On the other hand, Apocalypse's compressed, just-the-highlights approach also means that most of its characters are underserved.  The X-Men films have always been characterized by a wide ensemble, and have tended to handle it more elegantly than the comparable Avengers movies (or even Civil War).  But the sheer weight of events--mostly explosive ones--that happen in Apocalypse means that a lot of its cast gets lost in the shuffle.  This is particularly true of the four disciples that Apocalypse gathers to help in his world-destroying plan.  Angel (Ben Hardy) and Psylocke (Olivia Munn) are there to act as warm bodies in fight scenes, and are otherwise completely wasted.  Magneto (Michael Fassbender) is coasting off the previous two films' character development, but even so his presence by Apocalypse's side feels barely-justified.  Worst of all is Storm, who has a kickass introduction and is played to perfection by newcomer Alexandra Shipp, but who the film then pretty much forgets about--a particular problem since Storm is, of course, a major good guy in the X-Men universe, and her turnaround in Apocalypse thus deserved a lot more screen-time than it gets.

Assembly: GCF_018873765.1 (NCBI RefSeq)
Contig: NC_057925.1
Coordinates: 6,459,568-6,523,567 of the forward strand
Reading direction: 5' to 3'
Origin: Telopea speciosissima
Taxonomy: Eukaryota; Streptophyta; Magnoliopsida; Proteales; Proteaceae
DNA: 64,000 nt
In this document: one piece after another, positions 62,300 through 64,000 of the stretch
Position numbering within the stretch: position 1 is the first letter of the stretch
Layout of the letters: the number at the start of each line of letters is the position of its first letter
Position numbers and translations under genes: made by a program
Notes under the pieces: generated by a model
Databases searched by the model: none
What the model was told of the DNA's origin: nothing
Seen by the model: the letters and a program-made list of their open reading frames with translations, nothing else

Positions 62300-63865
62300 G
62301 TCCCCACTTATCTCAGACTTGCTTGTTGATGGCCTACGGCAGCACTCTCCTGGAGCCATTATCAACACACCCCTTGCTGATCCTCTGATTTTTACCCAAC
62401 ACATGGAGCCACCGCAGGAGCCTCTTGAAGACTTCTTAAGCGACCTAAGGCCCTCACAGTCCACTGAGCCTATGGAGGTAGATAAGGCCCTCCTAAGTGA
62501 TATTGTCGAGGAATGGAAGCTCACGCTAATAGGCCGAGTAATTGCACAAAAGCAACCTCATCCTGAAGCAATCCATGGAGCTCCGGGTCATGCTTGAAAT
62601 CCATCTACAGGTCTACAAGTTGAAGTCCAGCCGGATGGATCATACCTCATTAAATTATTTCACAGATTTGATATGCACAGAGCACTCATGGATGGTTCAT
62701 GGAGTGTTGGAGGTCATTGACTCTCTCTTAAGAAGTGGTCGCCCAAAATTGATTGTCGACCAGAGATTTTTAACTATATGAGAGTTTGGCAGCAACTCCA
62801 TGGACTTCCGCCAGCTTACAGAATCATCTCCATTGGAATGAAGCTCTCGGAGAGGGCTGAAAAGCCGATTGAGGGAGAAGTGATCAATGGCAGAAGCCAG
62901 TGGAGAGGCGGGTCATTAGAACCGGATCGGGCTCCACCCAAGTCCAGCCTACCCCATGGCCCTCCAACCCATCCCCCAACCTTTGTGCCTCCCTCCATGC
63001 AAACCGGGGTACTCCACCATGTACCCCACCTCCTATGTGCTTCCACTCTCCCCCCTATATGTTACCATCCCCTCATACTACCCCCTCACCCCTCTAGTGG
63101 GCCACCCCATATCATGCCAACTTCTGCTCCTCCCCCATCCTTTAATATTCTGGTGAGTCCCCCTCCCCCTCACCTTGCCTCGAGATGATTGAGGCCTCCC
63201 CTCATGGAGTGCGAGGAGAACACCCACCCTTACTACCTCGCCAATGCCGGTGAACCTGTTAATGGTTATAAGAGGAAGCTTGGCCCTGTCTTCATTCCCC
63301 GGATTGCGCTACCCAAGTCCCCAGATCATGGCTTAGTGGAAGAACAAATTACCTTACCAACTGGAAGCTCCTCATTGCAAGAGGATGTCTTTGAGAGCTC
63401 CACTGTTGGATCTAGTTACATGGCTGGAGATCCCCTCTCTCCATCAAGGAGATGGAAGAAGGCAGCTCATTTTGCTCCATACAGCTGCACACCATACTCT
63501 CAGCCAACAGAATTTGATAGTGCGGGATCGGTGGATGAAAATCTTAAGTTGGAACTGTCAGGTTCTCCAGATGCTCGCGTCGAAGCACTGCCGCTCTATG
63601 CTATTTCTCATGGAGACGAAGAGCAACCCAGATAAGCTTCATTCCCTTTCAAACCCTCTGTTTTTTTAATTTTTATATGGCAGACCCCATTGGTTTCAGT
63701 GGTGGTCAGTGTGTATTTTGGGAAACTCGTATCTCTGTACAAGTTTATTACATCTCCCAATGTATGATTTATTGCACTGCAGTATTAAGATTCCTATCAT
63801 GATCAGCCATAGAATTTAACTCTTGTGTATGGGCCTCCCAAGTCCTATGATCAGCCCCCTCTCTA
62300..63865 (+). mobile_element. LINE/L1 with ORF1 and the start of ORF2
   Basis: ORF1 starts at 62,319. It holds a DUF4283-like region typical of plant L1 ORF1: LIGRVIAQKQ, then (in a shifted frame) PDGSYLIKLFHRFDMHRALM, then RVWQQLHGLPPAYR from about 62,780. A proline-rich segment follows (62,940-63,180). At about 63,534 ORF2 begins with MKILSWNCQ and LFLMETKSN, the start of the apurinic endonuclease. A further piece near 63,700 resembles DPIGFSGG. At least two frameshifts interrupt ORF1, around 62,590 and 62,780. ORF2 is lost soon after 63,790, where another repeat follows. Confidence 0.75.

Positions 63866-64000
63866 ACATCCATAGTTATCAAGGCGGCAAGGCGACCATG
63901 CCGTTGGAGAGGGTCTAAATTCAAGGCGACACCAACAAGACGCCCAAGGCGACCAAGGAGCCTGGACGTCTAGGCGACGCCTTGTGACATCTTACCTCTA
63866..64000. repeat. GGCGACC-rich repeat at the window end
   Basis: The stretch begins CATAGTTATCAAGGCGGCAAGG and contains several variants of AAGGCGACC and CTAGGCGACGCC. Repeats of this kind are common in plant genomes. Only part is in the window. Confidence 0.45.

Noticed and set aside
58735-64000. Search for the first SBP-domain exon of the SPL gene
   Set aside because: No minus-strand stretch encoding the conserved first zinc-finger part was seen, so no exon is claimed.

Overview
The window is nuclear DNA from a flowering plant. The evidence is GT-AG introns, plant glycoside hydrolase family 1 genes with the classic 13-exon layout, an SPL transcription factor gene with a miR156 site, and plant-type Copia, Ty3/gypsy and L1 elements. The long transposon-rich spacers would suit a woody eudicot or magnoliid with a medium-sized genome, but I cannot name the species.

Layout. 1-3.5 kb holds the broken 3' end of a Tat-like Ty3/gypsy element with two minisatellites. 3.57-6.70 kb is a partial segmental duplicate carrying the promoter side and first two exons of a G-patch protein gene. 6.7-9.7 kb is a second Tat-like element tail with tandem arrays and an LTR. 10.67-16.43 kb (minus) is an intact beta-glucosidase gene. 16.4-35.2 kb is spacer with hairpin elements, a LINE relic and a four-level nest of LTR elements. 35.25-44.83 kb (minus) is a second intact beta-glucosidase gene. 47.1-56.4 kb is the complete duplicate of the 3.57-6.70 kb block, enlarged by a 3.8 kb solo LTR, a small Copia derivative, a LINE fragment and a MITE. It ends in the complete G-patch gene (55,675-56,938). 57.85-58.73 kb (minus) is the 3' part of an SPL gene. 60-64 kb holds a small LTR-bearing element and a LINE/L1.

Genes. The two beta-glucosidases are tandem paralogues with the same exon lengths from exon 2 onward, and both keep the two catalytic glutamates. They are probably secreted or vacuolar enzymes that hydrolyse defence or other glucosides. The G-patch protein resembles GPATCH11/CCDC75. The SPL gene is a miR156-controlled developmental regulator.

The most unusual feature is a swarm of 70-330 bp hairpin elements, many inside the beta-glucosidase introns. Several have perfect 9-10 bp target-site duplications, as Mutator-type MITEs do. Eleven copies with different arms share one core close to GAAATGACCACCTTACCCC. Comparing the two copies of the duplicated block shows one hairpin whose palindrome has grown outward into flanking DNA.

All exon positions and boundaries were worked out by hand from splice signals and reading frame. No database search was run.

Other characters, however, get better handling.  Existing good guys like Charles Xavier, Beast, and Havoc get just enough screen time to establish their rapport and the community they've built at Xavier's school, but the film really belongs to Mystique.  Jennifer Lawrence--whose naked and blue time the film reduces to a bare minimum--is predictably wonderful as a woman struggling with a painful past and crushed hopes.  Her growing realization that she's become a heroic figure within the mutant community, and slow acceptance of a leadership role in it, are one of the most gratifying choices made by the rebooted X-Men movies.  Similarly rewarding is the film's new version of Jean Grey (Sophie Turner), a problematic character whose handling in the original X-Men trilogy revolved mostly around her fear of her powers, and Wolverine's unrequited love for her.  Turner's version is still saddled with a character whose only possible development is into a force that must be violently stopped (usually by men), but in this movie, at least, she plays Jean as someone who is learning to understand, control, and use her powers.  In the middle part of the movie, it's Jean who drives the action, using her powers to lead the juvenile members of the X-Men on a mission to save Xavier and Mystique.  And where previous X-Men movies might have depicted Jean unleashing the full force of her abilities on Apocalypse as a surrender to a force she can't control, in this movie it's painted as a choice, an embrace of power that makes Jean one of the X-Men team's foremost members.